Wednesday, May 23, 2001
The federal investigation
What is the investigation?
The investigation examines the patterns and practices of the Cincinnati Police Division to determine whether there are civil rights violations.
Under what authority?
The Violent Crime Control and Law Enforcement Act of 1994 authorizes the attorney general to conduct investigations and, if warranted, file civil litigation to eliminate a pattern or practice of conduct by law enforcement officers ... that deprives persons of rights, privileges, or immunities secured or protected by the Constitution or laws of the United States.
Who ordered it?
Attorney General John Ashcroft, responding to a request for help from Mayor Charlie Luken during the April protests and riots, ordered the investigation May 7.
Who conducts it?
Lawyers and consultants from the Special Litigation Section in the Office of Civil Rights will conduct the investigation.
What could be the outcome?
The result of the investigation could produce a court-enforced settlement, known as a consent decree, in which the police department agrees to make certain changes that would be overseen by a monitor. This has occurred in Pittsburgh, Steubenville, Ohio, and with the New Jersey State Police.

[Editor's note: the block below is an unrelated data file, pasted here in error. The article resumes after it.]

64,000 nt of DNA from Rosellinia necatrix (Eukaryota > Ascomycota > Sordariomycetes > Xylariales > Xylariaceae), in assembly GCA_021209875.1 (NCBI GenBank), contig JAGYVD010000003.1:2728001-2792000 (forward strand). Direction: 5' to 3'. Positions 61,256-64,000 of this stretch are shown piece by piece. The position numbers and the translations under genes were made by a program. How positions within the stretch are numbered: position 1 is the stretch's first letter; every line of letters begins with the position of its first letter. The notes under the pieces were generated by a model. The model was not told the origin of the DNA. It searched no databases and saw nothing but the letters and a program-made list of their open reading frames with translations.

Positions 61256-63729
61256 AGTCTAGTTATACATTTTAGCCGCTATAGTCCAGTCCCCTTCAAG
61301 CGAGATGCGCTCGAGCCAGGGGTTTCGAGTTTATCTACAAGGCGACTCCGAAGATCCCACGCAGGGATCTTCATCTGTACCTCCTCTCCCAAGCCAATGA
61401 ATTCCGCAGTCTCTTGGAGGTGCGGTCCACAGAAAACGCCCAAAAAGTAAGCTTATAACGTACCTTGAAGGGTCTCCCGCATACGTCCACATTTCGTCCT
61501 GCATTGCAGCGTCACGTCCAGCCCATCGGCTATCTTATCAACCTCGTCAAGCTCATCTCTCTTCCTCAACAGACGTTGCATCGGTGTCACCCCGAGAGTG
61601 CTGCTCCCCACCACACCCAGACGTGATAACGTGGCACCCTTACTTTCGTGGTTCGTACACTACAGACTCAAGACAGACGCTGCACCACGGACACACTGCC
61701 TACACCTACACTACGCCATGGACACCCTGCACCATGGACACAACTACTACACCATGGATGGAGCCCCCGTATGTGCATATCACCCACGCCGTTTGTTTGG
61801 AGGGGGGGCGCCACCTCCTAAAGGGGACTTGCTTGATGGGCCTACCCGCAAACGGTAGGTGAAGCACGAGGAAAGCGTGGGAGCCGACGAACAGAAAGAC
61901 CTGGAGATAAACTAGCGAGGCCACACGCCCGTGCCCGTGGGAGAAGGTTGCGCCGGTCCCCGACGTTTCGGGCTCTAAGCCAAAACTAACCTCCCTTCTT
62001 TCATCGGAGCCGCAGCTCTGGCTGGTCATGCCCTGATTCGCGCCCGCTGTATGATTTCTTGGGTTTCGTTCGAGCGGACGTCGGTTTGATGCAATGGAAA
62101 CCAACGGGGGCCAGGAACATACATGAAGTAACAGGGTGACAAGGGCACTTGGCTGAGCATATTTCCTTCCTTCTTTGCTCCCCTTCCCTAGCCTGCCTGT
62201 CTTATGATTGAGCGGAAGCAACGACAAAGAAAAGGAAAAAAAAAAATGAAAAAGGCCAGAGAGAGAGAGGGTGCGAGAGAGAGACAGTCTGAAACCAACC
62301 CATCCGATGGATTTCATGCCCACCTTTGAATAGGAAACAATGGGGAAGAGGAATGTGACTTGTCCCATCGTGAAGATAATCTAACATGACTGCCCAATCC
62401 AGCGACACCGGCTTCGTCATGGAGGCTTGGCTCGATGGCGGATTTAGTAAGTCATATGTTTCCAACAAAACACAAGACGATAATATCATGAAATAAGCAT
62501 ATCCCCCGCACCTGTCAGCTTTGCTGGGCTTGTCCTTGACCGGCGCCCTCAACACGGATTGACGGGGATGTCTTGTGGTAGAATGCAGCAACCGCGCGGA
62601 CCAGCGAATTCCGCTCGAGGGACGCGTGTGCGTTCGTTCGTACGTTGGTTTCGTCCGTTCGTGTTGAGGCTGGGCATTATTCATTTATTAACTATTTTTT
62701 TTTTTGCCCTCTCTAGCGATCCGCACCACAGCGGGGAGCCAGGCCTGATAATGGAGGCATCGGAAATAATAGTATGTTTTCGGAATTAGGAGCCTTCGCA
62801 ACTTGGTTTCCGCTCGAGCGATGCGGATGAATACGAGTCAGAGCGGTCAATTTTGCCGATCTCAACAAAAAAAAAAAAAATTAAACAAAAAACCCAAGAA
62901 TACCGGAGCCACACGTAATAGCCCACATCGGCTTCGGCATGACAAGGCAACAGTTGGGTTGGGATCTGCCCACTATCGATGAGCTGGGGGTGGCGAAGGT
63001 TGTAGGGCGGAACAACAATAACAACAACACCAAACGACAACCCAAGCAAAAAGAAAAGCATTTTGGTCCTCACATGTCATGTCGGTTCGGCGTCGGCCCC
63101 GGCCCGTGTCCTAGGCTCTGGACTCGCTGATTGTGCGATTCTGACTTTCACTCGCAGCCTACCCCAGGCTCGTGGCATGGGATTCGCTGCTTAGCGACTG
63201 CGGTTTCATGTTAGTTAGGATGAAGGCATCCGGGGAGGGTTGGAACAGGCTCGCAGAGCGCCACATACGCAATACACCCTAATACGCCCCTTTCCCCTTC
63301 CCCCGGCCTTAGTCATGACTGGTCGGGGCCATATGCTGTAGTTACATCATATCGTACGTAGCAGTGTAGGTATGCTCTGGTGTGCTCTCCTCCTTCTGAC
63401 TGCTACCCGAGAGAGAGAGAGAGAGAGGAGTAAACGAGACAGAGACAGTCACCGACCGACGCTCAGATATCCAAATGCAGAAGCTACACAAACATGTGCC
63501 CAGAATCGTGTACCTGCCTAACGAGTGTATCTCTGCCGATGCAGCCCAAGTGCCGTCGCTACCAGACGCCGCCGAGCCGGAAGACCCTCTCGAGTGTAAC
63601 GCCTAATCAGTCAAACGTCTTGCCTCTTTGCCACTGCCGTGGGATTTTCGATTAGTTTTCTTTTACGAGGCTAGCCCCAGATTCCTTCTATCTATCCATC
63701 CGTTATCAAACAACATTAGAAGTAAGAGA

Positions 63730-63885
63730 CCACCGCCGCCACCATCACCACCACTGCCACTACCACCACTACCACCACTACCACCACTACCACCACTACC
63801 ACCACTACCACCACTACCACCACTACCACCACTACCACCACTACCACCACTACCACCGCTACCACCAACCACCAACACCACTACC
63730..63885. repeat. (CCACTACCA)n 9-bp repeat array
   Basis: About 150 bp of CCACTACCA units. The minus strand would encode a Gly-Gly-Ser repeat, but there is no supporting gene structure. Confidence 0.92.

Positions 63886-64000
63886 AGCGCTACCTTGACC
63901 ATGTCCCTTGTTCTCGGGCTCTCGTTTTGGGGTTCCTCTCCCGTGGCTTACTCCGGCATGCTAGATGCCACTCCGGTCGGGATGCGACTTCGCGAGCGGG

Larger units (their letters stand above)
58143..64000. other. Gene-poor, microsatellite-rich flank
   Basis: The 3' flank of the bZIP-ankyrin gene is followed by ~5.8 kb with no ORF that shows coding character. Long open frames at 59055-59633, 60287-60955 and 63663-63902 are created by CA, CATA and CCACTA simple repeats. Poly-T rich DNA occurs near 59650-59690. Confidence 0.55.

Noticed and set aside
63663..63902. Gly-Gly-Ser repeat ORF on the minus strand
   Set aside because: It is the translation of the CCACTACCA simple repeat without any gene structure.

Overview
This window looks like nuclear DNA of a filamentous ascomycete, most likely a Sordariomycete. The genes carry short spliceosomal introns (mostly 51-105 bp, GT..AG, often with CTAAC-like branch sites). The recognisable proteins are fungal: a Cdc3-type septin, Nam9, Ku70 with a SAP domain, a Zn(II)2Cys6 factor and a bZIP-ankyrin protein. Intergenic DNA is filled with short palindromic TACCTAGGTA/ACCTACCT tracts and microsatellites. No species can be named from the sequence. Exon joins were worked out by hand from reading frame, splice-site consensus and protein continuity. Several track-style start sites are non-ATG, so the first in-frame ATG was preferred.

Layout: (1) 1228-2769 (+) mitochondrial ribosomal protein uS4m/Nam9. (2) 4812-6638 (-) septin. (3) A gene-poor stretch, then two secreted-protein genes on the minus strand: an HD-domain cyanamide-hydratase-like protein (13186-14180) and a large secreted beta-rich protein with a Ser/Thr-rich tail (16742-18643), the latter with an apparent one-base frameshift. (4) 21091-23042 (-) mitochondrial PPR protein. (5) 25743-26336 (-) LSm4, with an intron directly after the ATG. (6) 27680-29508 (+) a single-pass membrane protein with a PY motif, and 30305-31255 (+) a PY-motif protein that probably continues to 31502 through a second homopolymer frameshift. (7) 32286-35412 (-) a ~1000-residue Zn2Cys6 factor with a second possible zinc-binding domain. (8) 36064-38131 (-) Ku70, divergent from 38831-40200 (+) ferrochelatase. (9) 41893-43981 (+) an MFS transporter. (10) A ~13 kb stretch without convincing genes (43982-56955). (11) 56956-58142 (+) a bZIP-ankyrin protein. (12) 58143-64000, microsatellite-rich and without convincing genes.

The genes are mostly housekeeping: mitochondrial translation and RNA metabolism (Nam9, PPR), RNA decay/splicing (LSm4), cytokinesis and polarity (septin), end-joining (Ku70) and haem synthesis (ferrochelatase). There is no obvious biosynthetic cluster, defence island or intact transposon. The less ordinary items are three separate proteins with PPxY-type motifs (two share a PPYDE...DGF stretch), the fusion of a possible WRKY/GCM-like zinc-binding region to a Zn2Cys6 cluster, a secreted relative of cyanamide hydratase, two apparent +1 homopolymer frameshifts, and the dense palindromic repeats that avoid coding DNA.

How will the investigation proceed?
Lawyers and consultants from the U.S. Department of Justice arrive in Cincinnati today to begin investigating whether the Cincinnati Police Division violates citizens' civil rights.
These are among the people expected to be interviewed:
John Shirey, city manager
Mayor Charlie Luken
Greg Baker, acting safety director
Tom Streicher, Cincinnati police chief
Assistant police chiefs: Lt. Col. Rick Biehl, Lt. Col. Richard Janke, Lt. Col. James Smith and Lt. Col. Ron Twitty
Cecil Thomas, director of the Cincinnati Human Relations Commission
Norma Holt Davis, president of the Cincinnati office of the National Association for the Advancement of Colored People
Kimberlee Gray, director of the Office of Municipal Investigation, which investigates complaints about police
Keith Fangman, president of the Fraternal Order of Police
Police under scrutiny
Civil rights procedures
Experts reviewing the case
The federal investigation
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